First Day on the Job for Mayor Eric Adams Not a Good Sign for NYPD

Image Credit: YouTube screenshot

Cops across the nation have been wondering how the former police officer and the new mayor of New York City will work out for the men and women of the NYPD. If his first day in office is any sign, maybe the cops should be worried.

In fact, Mayor Eric Adams hadn’t even gotten to his office when, while riding the subway in Brooklyn, on his way to work, surrounded by a gaggle of reporters, he observed three men arguing on a sidewalk down below the elevated subway platform. The New York Post reported, Adams said, “Once a transit cop always a transit cop,” referring to his time with the NYPD where he rose to the rank of captain.

Mayor Adams said he was on his way to work when he noticed the three hostile men. Before too long, the men began throwing punches. “Here we go,” Adams said. “I knew it was only a matter of time, that’s why I kept looking at it.” That’s when he said he called 911. So far, so good.

Adams, who did not identify himself to the 911 operator as the mayor, said he had to repeat his initial report, saying the operator initially misunderstood him.

Not sure why he had to report that insignificant glitch. Misunderstandings happen a lot in police work. They happen a lot speaking on phones.

Anyway, he clarified himself, “No, assault in progress. Not past assault. They are fighting each other on the street right now.”

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The Post reported Adams didn’t appear to have an NYPD security detail accompanying him for his commute. Reportedly, five minutes later, two patrol cars arrived, but the mayor said the three men had just gotten into a car and left the area. For most cops, that signals problem solved.

Since the men left together, there’s likely less to the story than it may have seemed. What the mayor described was not necessarily an assault as much as mutual combat—a fight. Now, the officers can remain available for true emergencies.

The incident might have amounted to something like disturbing the peace. But there were no other people around the three men, in danger of being injured. And, as seen in the Post’s surveillance photo, they didn’t appear to be damaging any property.

It’s been a long time since Adams trod the pavement as a beat cop. Just sayin’.

But reporting the incident is not the problem. It could have gotten worse, and it’s good police were on the way. But the mayor, who, on January 1st, just replaced the worst mayor in American history, went further. He publicly criticized the NYPD officers’ response. On his first day in office. What’s the symbolism in that act?

Now, it’s true Adams is now the cops’ boss. So, it’s his prerogative to criticize, scold, even praise his officers. However, a perennial tenet of good management is praise in public, correct in private. That’s not what Mayor Adams did. Instead, he disparaged how the officers handled the incident. Which was not even an incident once they’d arrived.

The Post also reported, “Adams said the cops should have ‘made inquiries’ and he planned to make the incident a teachable moment when he addressed officers later Saturday during a scheduled visit at the 107th Precinct in Queens.”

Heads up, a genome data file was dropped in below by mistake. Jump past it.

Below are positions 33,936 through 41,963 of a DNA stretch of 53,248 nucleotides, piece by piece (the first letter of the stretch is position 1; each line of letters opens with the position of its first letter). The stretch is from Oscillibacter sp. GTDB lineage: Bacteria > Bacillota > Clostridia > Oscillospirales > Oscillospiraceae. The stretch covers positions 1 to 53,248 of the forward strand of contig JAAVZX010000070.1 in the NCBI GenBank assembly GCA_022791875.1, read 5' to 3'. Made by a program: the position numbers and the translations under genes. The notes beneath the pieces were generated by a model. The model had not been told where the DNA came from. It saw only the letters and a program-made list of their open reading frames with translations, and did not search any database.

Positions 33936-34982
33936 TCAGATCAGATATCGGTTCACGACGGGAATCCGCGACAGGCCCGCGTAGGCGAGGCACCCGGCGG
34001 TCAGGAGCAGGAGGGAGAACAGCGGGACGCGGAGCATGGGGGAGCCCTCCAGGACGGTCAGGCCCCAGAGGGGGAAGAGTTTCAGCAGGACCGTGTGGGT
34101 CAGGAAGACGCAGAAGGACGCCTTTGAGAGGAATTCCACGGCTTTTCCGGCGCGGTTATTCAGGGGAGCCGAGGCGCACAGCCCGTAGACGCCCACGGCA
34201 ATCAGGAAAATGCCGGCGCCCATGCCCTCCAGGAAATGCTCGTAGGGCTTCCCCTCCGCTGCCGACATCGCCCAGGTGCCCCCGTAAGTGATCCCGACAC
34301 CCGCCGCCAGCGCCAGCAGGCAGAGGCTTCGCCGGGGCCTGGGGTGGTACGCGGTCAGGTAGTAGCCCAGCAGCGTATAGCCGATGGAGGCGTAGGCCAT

“A teachable moment?” As Archie Bunker (of Queens) would have said, “Ah, geez!” I’m quite sure those cops know how to do their jobs. Adams is lucky de Blasio left him with any cops willing to do the job at all.

Adams knows the endless crap the NYPD has suffered through these past several years, serving under the just-ended Warren Wilhelm de Blasio Jr. disaster. Despite knowing this, as mayor, criticizing officers is his first public interaction with the police department? Is it a lack of self-awareness, or is his awareness just filtered through a leftist political lens?

The new mayor’s treatment of these NYPD officers is not just insulting and unnecessary, it’s mean.

Is he trying to allay any fears the folks in his leftist bubble might have that the ex-cop might be pro-cop? Maybe.

From a cop’s perspective, the officers get a call of a physical disturbance at a location the beat cops there likely know well. Even if it came across as an “assault call,” probably a misdemeanor, it’s not the crime of the century—especially in post-de Blasio’s New York City. When the officers arrive, they don’t find three men fighting. And the mayor might know the men are leaving in a car, but the officers don’t.

Also, the officers have witnessed no crime, they have no suspects, and they have no victim. Of whom, exactly, did the mayor want the cops to have “made inquiries?” Any witness would have likely said, “Yeah, I saw three guys fighting. Then they left in a car.” I know. I spent over two decades investigating incidents just like that one.

It’s early in his tenure, so perhaps the mayor will course-correct. Maybe he’s too eager to, again, reassure his leftist allies he won’t be “pro-cop.” Still, it’s sad to see the new mayor using an incident like this to grandstand. Haven’t NYPD officers suffered enough under the previous anti-cop administration?

I guess if you ask Mayor Adams, the answer might be, “No.”

It will take a lot for Adams to overtake de Blasio as the worst mayor New York City has ever had. But, if he’s not careful, this is a good way to start.

meet the author

Steve Pomper is a retired Seattle police officer. He's served as a field training officer and on the East Precinct Community Police Team. He's the author of four books, including "De-Policing America: A Street Cop's View of the Anti-Police State." He's also a contributor to the National Police Association.

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4 months ago

A look next week under the grandstand will reveal the mayor’s basic instincts for law and order or just another greasy self-promoting opportunist with a 3 hour lunch routine and doing his stock market research on company time.